Elimination of low-confidence BAC contigs

To detect BAC clones derived from other chromosomal DNAs that contaminated our preparation, a BLASTN [65] search was performed against the survey sequence of wheat [15] using the WGP tag sequences on the BAC clones as queries with thresholds of 95 % coverage and 95 % identity. First, we identified WGP tags with high similarity to each chromosome group. Next, we compared the number obtained for the group 6 chromosomes and the largest number among the other chromosome groups. If the number obtained for one of the other groups was larger (more than four) than the number obtained for group 6, we judged that the BAC clone was derived from the other chromosomes. Contigs that included BAC clones occupying more than 66 % of the total number of BAC clones within a contig were eliminated from further experiments and were labeled as low-confidence contigs.

Marker selection and development

We used several sources to develop markers used in this study, which were mainly divided into three groups. The first group was the markers that genetically mapped to chromosome 6B and deposited in the public databases: GrainGenes CMap and NBRP-Wheat, Japan. From these databases, we selected 208 PCR-based markers such as STS-RFLP and SSR markers. Additionally, 751 PLUG markers [34, 35] ( were selected based on synteny of wheat group-6 chromosomes to rice chromosome 2.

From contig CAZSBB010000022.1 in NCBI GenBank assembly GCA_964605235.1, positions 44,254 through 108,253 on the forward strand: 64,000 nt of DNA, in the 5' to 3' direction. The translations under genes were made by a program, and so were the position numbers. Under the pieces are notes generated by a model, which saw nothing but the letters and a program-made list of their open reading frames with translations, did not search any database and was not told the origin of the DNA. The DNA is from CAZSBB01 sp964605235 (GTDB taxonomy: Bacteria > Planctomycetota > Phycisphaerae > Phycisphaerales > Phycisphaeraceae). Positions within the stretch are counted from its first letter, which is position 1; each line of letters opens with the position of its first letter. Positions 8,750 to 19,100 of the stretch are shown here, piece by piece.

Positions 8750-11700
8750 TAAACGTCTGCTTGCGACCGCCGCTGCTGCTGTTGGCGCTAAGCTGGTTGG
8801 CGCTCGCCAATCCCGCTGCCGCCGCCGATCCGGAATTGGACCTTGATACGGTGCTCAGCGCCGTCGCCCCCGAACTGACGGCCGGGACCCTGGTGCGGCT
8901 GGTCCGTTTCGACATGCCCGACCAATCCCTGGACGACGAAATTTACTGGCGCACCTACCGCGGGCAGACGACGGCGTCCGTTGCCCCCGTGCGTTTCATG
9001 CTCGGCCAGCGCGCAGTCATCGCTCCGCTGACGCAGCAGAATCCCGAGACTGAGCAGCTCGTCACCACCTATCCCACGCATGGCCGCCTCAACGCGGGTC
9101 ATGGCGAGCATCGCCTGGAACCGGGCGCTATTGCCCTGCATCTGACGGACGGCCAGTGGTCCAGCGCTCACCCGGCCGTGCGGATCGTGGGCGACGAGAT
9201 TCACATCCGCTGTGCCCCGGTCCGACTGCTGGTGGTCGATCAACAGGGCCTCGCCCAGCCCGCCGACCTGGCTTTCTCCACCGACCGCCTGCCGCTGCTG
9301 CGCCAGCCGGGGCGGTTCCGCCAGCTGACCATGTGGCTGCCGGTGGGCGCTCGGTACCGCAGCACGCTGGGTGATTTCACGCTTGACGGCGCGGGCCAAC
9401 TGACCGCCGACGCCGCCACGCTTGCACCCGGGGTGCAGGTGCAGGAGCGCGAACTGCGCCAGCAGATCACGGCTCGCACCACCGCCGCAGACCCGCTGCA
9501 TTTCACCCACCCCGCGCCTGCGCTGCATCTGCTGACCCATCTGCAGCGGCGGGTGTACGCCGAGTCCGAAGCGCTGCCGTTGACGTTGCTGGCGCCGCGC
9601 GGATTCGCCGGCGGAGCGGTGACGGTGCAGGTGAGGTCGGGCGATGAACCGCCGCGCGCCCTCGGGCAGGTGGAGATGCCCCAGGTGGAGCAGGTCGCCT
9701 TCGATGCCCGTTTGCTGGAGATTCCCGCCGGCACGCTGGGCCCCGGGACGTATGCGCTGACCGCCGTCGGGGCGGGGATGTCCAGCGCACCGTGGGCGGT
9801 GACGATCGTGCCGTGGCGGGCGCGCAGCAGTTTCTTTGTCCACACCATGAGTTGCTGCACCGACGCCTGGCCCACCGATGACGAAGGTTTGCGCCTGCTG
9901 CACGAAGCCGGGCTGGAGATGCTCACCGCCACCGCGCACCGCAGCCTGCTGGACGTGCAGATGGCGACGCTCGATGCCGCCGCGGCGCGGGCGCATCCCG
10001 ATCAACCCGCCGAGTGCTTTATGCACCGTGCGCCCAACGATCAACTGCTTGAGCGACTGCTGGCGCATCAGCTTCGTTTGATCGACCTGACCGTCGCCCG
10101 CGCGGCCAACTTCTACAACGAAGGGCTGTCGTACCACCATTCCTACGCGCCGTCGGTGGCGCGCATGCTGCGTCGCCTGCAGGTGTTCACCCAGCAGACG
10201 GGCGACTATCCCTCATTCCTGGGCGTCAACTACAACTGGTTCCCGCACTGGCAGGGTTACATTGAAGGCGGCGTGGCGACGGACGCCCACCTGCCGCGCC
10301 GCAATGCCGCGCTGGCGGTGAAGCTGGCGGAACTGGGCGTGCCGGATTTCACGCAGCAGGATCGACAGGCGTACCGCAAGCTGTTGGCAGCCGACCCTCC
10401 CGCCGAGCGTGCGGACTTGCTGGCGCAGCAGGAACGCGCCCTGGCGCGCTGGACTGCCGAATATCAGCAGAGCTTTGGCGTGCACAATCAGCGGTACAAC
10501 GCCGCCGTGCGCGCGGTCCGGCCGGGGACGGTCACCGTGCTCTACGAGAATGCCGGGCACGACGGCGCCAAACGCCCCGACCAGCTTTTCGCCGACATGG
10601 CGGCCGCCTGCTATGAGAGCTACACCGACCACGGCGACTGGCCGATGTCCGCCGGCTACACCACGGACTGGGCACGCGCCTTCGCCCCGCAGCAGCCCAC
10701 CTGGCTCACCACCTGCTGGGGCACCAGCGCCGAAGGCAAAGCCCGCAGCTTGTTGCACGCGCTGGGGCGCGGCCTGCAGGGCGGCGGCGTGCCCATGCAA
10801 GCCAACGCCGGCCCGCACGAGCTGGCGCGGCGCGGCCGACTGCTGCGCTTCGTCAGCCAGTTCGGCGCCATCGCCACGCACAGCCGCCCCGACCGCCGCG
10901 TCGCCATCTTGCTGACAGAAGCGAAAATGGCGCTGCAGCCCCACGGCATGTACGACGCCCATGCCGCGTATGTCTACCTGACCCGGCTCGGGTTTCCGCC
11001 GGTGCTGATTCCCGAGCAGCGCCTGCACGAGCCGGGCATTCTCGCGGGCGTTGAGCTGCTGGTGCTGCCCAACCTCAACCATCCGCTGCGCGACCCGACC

The second group consisted of markers derived from wheat and barley expressed sequences, i.e., full-length cDNAs [66, 67] and ESTs (Ta#56: wheat ESTs deposited in build #56 of the NCBI UniGene dataset; In the Genome Zipper [36], we found 2304 non-redundant reads by NGS mapped on chromosome 6H of barley. We identified wheat ESTs homologous to the above barley 6H reads by BLAST (390 markers). Additionally, we selected following wheat sequences as marker sources: a) full-length cDNAs with ≥70 % coverage and ≥50 % identity with the syntenic genes common to Os02, Bradi3 and Sb04 (orthologous set, 905 markers); b) full-length cDNAs and ESTs with more than 80 and 85 % identities to genes of Os02 and Bradi3, respectively (predicted orthologous set, 482 FLcDNA and 309 EST markers); and c) full-length cDNAs with more than 85 % identity with Bradi3 genes listed in the barley 6H Genome Zipper (predicted orthologous set from B. distachyon, 133 markers).